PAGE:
AS: This was a very interesting turn of events. I was approached by IMG about the idea of doing Back to the Future in concert. They said, “You know, the movie’s fantastic. It’s an iconic film. And we’d love to do it.” I said, “Great.” They said, “But there’s one thing we need to talk to you about.” I said, “Sure, what’s that?” They said, “Well, there’s really not enough music in Back to the Future I for us to do this in concert.” I said, “What do you mean?” They said, “Well, for instance, we don’t hear any score until something like twenty-two or twenty-three minutes into the film.” The first half of the film really is very light in terms of music. So they said, “The problem is we’re gonna have these magnificent orchestras sitting on stage, and for the first half of the movie they’re gonna basically be watching the movie with us.” So I said, “Okay, I get that. What should we do?” They said, “Well, we were thinking you might be able to write about twenty additional minutes of score.” I said, “Okay, I think I understand. You want me to go to Bob Gale and Bob Zemeckis and ask them if I can change Back to the Future and add twenty minutes of music.” They said, “Yeah, that’s kind of what we were thinking.” [Laughs.]
I was pretty nervous about the whole idea. But the more the guys talked to me, the more I kind of started to see that this was somewhere between a cinematic event and a concert event. If folks want to see Back to the Future as a film they’ll go to a great theater and they’ll see it. But now we were moving into the concert hall, and we had to be prepared to in a sense dress the film appropriately for this kind of venue. So I finally went to see the guys. I went to see Bob Z. and Bob G. and really didn’t know what their response would be. They immediately said, “That sounds great. Do whatever you need to do.” So I went right to the beginning of the film and started to look at it. I remember at the time everybody was excited because I was gonna have a chance to write another twenty minutes of score for Back to the Future thirty years later. But what was interesting was when I got in front of the film the first thing I discovered was nobody wants to hear a bunch of quote-unquote “new music.” Whatever we do here has to sound like it was in the film right from the very beginning. So that led me to going right back into the scores, primarily for Back to the Future I, but of course II and III were there as a resource also.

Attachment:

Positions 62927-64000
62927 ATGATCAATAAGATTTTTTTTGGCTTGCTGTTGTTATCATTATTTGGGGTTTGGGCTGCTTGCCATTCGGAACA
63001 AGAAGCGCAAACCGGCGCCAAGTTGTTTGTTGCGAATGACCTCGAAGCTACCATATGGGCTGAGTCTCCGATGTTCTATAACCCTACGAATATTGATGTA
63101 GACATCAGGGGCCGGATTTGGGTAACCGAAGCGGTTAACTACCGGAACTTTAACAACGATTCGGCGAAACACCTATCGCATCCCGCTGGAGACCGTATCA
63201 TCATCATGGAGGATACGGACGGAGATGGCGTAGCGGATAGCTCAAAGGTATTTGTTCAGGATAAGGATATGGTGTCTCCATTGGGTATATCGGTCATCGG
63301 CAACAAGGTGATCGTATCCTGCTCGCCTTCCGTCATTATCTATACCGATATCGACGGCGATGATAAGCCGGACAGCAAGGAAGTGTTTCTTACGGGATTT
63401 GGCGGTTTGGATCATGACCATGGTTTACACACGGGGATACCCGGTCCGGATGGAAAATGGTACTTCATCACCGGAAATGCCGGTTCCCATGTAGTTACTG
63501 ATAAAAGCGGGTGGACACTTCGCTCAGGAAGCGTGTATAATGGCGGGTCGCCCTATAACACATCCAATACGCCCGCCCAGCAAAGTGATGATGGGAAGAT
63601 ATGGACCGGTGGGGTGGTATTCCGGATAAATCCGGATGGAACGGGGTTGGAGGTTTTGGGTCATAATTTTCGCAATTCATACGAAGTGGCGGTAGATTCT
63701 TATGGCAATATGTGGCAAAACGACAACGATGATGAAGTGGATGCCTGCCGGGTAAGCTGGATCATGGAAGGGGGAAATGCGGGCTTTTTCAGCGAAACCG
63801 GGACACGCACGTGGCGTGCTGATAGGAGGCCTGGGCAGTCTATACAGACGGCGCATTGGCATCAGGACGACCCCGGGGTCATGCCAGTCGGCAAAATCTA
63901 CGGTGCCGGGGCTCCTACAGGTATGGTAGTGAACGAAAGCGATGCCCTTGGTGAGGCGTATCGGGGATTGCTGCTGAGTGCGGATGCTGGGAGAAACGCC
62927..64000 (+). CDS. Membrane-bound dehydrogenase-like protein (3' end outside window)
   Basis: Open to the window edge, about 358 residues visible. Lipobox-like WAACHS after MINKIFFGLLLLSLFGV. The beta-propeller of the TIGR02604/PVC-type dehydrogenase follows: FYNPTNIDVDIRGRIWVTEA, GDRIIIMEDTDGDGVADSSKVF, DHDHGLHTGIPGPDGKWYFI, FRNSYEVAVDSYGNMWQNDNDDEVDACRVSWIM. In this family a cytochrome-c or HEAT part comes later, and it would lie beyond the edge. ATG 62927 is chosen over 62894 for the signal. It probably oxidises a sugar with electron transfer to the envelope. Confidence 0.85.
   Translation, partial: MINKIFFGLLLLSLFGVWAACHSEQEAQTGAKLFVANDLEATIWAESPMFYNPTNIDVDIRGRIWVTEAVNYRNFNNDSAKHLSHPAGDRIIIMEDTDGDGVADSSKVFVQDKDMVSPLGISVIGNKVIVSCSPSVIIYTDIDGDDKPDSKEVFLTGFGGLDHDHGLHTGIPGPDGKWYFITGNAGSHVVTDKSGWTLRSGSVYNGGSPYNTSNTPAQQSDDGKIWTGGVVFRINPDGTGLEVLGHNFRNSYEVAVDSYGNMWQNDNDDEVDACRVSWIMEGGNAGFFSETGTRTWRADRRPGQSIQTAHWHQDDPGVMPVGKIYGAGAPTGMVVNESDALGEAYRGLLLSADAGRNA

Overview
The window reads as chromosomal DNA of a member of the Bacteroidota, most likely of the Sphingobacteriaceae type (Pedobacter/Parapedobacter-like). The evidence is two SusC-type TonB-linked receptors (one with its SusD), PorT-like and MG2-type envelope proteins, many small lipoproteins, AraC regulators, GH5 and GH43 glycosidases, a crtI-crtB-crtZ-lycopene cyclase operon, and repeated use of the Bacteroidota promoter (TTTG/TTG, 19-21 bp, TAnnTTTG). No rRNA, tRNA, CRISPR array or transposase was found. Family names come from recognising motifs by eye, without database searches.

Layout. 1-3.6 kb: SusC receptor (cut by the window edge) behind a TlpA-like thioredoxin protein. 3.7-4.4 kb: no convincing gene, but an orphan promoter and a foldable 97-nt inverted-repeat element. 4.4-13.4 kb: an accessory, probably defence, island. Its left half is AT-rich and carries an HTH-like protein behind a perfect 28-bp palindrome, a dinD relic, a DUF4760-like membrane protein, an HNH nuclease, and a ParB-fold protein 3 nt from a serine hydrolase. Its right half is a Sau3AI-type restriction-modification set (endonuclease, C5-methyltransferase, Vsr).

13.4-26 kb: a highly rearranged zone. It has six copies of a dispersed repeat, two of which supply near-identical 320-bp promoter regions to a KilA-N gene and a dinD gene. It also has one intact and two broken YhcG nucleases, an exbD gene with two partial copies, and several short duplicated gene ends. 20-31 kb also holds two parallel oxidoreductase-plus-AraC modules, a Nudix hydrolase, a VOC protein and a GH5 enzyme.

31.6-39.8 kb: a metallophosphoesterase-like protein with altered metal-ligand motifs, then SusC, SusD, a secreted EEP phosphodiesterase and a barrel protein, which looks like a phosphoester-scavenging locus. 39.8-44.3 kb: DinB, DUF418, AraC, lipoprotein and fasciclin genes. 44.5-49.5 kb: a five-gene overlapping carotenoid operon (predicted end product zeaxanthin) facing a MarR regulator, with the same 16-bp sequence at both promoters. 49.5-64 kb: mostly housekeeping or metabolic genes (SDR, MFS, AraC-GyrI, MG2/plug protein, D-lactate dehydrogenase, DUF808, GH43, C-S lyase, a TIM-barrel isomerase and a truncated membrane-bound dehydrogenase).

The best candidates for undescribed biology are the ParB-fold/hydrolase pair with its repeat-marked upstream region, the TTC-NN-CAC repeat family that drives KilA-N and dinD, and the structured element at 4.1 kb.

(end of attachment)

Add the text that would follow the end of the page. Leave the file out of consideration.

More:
I started working my way through the film from the main title. There was no music in the three-and-a-half-minute main titles in the original film. But there is now. There was no music in Doc’s lab in the beginning of the film, but there is now. Same thing for the dinner scene with the family. So I just worked through. What was really great about it for me was Bob Z. and Bob G. are constantly promising and setting things up in Back to the Future. Right in the very beginning when you see that skateboard hit the plutonium crate in the Doc’s office, everything that’s happening all the time — the skateboard — everything’s setting something up that will pay off later. So I was able to start doing that with this additional music. So when Marty’s in Doc’s office and Doc goes, “Where are you? Where are you?” It’s the same material that’s playing when Doc is waiting for Marty at the clock tower. So I was able to follow the guys in terms of how they were promising these things that would happen later earlier in the film. It all seemed to work out rather well.
N: Will we get a chance to hear this expanded score on an upcoming CD or digital download, or perhaps a new home video release of the film?
AS: It’s certainly a possibility. Certainly in my world I don’t think anyone’s gotten that far. We’ve been concerned with getting a really good corrected version of this to be out there for the performances. So maybe somebody is thinking about that. We’re certainly having some wonderful reactions to the concerts. We’ve been having really well attended performances. We’ve already been many places in the world, and there are lots on the way. So it’s entirely possible that we would get to go in and do some kind of version that reflects all of the new aspects.